Yarborough Applegate is known for our dynamic team of passionate, dedicated trial lawyers. Our Attorney Spotlight series highlights and celebrates each of their stories. Beyond their daily schedules, we want to know about their unique approaches to their practice and the ways they interact with their colleagues, the firm, and the communities they call home.
Join us as we sit down with each of our attorneys to learn what has shaped them, what drives them, and what they hope their lasting legacy will be. Today, we get to know Liam Duffy.
Yarborough Applegate (YA): Hi Liam, welcome to the Attorney Spotlight series! Let’s start at the beginning: Where are you from?
Liam Duffy (LD): I grew up in Washington, DC, where I was raised by two wonderful parents who spent many years in public service jobs working for the federal government. DC was an incredible, vibrant place to grow up. I have a lot of fond memories as a kid roaming the halls of the State Department, where my mother worked.
YA: That’s incredible. What brought you from DC to Charleston?
LD: I came to attend the College of Charleston. I studied political science and had some great professors, including Alex Sanders, the former chief judge of the South Carolina Court of Appeals and one of the founders of the Charleston School of Law. Judge Sanders is a bright legal mind and, as many can attest, one of the best storytellers in the South Carolina legal profession. I took a lot of “pre-law” classes, but his was certainly one that cemented my desire to go to law school after graduation.
YA: Was law a field you were interested in pursuing when you were younger?
LD: Not necessarily, but perhaps somewhere in my subconscious. Having grown up in Washington and in a political environment, there was a part of me that always recognized the importance of law and the power it can wield as a tool for positive change. In college, that interest grew when I had the opportunity to study topics like the philosophy of law, the judiciary, and the role lawyers and judges played in the Civil Rights Movement. And living in Charleston, I learned how South Carolina served as ground zero for many important legal battles that would go on to shape our country and the rights of its citizens.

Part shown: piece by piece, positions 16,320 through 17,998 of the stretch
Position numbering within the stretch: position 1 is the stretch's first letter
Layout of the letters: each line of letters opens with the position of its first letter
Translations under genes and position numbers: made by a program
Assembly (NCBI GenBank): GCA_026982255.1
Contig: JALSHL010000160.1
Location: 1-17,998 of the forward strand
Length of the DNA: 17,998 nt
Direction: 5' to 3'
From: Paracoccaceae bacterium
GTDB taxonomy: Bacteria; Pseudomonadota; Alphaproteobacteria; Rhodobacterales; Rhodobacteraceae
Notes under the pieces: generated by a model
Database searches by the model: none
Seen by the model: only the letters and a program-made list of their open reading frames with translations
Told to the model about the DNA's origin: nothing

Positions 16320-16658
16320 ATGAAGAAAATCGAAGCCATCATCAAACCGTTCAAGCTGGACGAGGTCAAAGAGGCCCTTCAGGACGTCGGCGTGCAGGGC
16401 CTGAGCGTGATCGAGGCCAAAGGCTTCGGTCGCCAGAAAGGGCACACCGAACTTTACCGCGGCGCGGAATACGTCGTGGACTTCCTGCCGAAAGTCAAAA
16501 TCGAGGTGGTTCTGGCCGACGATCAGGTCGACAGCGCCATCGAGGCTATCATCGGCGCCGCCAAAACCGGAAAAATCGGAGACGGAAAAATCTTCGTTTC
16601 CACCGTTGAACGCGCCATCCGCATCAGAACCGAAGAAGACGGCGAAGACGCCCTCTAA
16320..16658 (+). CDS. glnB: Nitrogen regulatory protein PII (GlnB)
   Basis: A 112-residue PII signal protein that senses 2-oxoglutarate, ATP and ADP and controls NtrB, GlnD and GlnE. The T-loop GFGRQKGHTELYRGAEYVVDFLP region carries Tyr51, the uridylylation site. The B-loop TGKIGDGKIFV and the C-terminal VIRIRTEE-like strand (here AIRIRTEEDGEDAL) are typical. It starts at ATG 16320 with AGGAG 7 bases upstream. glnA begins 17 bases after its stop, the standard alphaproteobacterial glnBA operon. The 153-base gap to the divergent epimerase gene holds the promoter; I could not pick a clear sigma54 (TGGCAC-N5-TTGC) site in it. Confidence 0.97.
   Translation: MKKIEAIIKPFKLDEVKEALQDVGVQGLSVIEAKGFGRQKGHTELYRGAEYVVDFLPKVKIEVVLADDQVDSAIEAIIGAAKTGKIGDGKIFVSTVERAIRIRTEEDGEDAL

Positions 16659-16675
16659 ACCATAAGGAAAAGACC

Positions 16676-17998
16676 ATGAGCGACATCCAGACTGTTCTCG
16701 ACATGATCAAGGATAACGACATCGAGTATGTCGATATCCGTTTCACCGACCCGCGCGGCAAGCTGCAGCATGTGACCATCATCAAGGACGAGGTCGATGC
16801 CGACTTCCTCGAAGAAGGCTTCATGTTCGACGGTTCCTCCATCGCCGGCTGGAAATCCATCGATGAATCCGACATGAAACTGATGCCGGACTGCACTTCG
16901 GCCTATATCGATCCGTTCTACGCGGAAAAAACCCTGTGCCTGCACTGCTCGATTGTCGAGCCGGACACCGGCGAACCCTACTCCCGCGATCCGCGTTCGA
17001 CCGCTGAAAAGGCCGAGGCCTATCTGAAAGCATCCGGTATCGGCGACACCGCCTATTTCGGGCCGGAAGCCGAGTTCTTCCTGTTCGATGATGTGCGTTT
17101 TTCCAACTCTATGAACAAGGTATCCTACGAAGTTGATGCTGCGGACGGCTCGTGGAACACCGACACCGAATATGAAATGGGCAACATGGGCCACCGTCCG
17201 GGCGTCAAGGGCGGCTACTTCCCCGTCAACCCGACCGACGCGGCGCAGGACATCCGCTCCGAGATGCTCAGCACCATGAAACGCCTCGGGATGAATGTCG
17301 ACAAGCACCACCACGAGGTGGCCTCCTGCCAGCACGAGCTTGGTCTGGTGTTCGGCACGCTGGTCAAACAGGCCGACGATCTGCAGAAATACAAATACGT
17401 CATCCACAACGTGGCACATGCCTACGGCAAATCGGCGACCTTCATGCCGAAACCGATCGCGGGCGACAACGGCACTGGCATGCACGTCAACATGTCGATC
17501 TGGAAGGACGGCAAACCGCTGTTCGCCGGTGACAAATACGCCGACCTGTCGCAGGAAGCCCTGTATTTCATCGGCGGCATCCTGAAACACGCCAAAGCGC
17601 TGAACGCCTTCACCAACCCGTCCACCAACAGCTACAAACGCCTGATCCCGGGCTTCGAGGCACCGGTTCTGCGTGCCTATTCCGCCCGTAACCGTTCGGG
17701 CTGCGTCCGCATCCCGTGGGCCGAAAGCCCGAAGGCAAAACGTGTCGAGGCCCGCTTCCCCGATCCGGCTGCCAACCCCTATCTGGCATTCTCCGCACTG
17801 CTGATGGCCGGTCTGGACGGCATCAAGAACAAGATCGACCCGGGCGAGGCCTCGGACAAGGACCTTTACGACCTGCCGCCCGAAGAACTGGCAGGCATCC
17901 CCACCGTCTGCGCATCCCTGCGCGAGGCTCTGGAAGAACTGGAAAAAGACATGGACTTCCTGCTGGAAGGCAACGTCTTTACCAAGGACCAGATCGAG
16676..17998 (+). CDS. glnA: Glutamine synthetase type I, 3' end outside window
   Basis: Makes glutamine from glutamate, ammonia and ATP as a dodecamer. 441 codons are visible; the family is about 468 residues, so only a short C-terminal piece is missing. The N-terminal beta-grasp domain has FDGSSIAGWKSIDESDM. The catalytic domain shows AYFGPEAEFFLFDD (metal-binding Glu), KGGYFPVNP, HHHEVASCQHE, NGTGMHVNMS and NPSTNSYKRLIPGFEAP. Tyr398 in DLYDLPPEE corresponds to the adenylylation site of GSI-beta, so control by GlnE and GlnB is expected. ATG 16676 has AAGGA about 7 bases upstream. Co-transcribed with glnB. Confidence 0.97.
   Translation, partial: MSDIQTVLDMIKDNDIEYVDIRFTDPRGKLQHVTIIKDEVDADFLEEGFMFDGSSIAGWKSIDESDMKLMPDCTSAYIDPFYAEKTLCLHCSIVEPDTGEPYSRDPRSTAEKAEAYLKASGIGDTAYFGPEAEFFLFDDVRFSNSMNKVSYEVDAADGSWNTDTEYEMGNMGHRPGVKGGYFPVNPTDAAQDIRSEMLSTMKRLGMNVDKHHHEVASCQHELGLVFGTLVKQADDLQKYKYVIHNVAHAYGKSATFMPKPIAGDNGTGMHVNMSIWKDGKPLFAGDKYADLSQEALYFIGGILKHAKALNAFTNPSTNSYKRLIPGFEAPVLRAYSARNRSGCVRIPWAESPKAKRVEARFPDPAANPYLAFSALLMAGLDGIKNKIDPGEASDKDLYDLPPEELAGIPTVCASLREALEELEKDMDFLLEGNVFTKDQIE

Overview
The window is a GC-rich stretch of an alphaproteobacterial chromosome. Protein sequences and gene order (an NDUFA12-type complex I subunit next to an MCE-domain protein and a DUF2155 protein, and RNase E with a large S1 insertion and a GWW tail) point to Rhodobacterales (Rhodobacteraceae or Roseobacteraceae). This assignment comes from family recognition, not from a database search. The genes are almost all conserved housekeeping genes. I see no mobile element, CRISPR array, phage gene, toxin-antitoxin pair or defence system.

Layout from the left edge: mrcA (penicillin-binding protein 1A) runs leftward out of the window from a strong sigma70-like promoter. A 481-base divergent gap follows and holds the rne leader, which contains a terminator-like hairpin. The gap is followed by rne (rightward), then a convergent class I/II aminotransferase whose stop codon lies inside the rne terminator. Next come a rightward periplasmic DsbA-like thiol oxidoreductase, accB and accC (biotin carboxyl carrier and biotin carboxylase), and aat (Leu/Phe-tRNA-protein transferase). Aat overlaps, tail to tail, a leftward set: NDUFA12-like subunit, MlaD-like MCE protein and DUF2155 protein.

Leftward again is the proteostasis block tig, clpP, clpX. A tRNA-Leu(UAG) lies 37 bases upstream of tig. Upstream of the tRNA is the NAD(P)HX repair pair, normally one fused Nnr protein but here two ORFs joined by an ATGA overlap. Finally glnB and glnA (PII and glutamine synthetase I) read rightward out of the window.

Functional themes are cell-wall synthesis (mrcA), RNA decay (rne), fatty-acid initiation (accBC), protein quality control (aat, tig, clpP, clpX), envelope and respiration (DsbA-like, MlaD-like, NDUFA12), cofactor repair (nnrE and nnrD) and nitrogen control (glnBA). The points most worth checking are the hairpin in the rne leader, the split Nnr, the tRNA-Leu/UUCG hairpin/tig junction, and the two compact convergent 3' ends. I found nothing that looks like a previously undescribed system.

YA: After law school, what were you doing before joining Yarborough Applegate?
LD: It’s a bit of a full-circle story. I worked at Yarborough Applegate as a law clerk during my final semester of law school. After graduating, I went to work for another Charleston law firm where I’d also worked during law school. In my three years there, I had some great mentors and got a very solid foundation for practicing law and learning what it takes to be successful in complex, high-stakes litigation.
YA: What brought you back?
LD: I was drawn back to Yarborough Applegate for a couple of reasons. One, I wanted to be in trial and in the courtroom more. And two, I wanted to be surrounded by people who share a passion for helping others and practicing law at an elite level. These days, it can be hard for younger lawyers to get trial experience, and I knew this was a place where I could do that. At the same time, I believe—as does everyone here at our firm—that the work we do on behalf of our clients truly makes a difference. Not only in the lives of our clients, but in improving the lives and safety of others in our community and state, and even across the country in some cases.